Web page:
- ISBN: 1610659678.
Harmony Time: Embellishments for Hammered Dulcimer, Mel Bay Publications, Inc., 2012.
- ISBN: 9780786684427.
- A Music Theory approach for hammered dulcimer geared to instruct readers on the American style of ornamenting and accompanying traditional folk melodies.
- Peer Reviewed in Bluegrass Unlimited, Vol 47, No. 9.
15 Minutes a Day: A Daily Practice Routine for Hammered Dulcimer, Blarney Stone Music. 2008.
- Self-published and distributed at conferences, music festivals and master classes.
Tunes and Techniques for Hammered Dulcimer, Blarney Stone Music. 2007.
- Self-published and distributed at conferences, music festivals and master classes.
- 120 page method book commonly used in the United States.
- Dulcimer Players New Journal Compilation CD: “Columbus Stockade Blues”, from Grass Roots, by Mark Alan Wade. Included by invitation. Fall, 2012.
- Featuring the Denison University Music Faculty: Mark A. Wade: Hammered Dulcimer, Andy Carlson: Fiddle and Mandolin, Casey Cook: Guitar.
- Mark Alan Wade, “Grass Roots,” Blarney Stone Records. Summer, 2012.
- Featuring the Denison University Bluegrass Faculty: Mark A. Wade: Hammered Dulcimer, Andy Carlson: Fiddle and Mandolin, Casey Cook: Guitar, Mark Schatz, Bass.
- Work peer-reviewed by invited performances, including: Walnut Valley Association Festival in Winfield, Kansas- the largest Bluegrass Festival in the United States, September, 2011 and 2012. Cimbalom World Congress, in Taipei, Taiwan, October 2013.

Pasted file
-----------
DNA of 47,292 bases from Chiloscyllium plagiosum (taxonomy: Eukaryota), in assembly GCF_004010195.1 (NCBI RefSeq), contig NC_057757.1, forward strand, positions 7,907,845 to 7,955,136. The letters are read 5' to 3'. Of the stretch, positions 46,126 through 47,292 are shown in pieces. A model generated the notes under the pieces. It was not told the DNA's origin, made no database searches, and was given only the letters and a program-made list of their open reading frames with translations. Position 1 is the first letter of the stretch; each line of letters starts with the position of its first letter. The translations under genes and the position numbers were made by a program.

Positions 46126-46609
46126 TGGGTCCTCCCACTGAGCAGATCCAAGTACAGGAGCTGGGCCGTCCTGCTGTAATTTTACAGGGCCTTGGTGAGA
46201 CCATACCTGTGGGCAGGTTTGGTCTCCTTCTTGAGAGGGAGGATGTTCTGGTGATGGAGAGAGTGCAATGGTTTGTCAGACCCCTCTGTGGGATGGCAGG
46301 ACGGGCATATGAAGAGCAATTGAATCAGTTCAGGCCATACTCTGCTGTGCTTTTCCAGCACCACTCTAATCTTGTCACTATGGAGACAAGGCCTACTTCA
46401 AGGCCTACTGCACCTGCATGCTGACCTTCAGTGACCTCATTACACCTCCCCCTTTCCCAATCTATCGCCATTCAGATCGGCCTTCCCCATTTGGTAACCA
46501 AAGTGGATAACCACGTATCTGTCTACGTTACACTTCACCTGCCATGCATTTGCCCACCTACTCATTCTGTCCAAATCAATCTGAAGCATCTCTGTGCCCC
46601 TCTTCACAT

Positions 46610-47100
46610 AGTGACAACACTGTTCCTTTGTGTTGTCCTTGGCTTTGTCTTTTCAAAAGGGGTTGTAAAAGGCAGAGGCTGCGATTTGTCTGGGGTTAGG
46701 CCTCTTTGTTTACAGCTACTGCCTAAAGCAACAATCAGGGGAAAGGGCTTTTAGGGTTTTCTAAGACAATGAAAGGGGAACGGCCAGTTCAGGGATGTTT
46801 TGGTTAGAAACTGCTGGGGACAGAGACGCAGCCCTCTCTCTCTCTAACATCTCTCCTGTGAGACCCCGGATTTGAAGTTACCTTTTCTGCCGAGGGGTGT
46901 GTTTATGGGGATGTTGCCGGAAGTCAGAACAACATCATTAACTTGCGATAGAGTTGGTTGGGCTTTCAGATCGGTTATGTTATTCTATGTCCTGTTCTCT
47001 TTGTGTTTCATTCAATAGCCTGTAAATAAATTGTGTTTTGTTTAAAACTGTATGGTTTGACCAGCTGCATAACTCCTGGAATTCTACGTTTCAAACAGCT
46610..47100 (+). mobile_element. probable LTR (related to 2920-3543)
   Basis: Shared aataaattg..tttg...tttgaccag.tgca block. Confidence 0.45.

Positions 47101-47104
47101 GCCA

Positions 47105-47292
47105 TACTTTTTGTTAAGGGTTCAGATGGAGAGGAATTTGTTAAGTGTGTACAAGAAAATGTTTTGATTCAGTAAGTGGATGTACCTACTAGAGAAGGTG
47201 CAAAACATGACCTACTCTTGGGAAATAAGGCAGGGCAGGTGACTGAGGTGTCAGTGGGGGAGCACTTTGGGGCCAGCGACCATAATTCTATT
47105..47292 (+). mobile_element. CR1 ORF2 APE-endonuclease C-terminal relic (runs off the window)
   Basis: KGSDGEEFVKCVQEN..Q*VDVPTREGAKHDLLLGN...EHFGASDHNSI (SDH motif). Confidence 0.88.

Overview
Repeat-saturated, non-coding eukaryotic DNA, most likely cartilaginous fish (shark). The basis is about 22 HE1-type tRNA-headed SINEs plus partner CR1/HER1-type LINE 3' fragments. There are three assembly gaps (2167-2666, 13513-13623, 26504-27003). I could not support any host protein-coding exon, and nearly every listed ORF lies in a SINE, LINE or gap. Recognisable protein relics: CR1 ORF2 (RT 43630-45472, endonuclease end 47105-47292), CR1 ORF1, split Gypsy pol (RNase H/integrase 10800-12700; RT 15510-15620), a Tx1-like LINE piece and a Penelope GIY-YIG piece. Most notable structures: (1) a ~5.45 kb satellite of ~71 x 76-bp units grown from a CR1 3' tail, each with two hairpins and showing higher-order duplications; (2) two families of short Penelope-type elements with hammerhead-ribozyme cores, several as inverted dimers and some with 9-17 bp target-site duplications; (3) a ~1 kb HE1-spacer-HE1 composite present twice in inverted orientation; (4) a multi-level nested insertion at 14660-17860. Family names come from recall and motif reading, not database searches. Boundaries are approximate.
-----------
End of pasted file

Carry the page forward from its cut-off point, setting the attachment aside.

- Featuring the Denison University Bluegrass Faculty: Mark A. Wade: Hammered Dulcimer, Andy Carlson: Fiddle and Mandolin, Casey Cook: Guitar, Mark Schatz, Bass.
- Dulcimer Players New Journal Compilation CD: Liberty Waltz, from “Hoedown,” by Mark Alan Wade. Included by invitation. Spring, 2012.
- Randy Clepper and John Sherman, “Finely Tuned,” Large Furry Things Productions: Fall, 2013.
- Dulcimer Players New Journal Compilation CD: Left Wing, from “WAY Over the Waterfall,” by Mark Alan Wade. Included by invitation. Spring, 2010.
- Mark Alan Wade, “Serenade,” Blarney Stone Records. 2006
- The Ohio State University Wind Symphony. Winds of Nagual. Franklin, Tennessee: Naxos, 2006.
- Randy Clepper, Mark Wade, et al. Hammer On!. Signal Mountain, TN: Signal Mountain Records, 2005.
- Miller, Lesley. Cookies ‘n’ Crème. Hilliard, Ohio: Blarney Stone Music, 2005.
- Mark Alan Wade. Serenade. Hilliard, Ohio: Blarney Stone Music, 2005.
- Mahler, David. (2004 National Hammered Dulcimer Champion) Under the Hammer. Hilliard, Ohio: Blarney Stone Music, 2002.
- Mark Alan Wade, Silver Bells. Hilliard, Ohio: Blarney Stone Music, 2001.
- Mark Alan Wade, WAY Over the Waterfall. Hilliard, Ohio: Blarney Stone Music, 2000.